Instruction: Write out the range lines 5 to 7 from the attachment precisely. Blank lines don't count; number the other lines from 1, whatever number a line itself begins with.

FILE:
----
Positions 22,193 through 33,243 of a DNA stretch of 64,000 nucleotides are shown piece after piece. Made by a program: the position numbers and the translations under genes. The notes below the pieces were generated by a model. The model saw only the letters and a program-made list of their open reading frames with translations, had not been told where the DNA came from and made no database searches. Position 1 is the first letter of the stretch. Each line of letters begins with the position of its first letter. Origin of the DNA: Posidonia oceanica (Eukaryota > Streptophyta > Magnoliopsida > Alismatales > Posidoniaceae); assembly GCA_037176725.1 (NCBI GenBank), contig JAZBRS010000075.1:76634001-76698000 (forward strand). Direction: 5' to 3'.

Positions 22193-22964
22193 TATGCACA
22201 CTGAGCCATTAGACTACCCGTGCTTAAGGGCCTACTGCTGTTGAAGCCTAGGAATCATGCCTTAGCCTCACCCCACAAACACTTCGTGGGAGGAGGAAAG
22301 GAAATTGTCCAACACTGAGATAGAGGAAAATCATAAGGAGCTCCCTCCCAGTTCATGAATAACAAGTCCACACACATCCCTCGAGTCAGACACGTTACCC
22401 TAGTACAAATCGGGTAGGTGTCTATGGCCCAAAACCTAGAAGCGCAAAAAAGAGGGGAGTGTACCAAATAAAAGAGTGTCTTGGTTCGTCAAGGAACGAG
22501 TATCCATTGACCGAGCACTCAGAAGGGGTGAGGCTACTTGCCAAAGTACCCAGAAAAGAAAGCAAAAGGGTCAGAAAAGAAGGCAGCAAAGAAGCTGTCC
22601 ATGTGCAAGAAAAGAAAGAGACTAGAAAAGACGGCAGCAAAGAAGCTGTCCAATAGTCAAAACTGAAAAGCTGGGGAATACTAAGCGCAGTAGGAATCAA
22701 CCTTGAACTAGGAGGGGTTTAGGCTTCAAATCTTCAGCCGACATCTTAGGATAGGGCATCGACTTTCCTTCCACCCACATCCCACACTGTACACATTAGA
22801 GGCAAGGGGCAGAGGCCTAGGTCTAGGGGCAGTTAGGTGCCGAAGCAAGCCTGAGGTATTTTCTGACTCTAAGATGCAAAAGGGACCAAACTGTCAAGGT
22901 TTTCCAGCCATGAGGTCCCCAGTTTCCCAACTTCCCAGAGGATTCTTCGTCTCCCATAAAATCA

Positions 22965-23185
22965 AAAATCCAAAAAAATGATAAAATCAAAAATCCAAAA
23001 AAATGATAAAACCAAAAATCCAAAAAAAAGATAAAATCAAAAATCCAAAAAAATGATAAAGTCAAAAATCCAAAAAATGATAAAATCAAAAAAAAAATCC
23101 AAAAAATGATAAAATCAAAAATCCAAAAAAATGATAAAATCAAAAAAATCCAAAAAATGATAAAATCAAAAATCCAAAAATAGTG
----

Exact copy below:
22301 GAAATTGTCCAACACTGAGATAGAGGAAAATCATAAGGAGCTCCCTCCCAGTTCATGAATAACAAGTCCACACACATCCCTCGAGTCAGACACGTTACCC
22401 TAGTACAAATCGGGTAGGTGTCTATGGCCCAAAACCTAGAAGCGCAAAAAAGAGGGGAGTGTACCAAATAAAAGAGTGTCTTGGTTCGTCAAGGAACGAG
22501 TATCCATTGACCGAGCACTCAGAAGGGGTGAGGCTACTTGCCAAAGTACCCAGAAAAGAAAGCAAAAGGGTCAGAAAAGAAGGCAGCAAAGAAGCTGTCC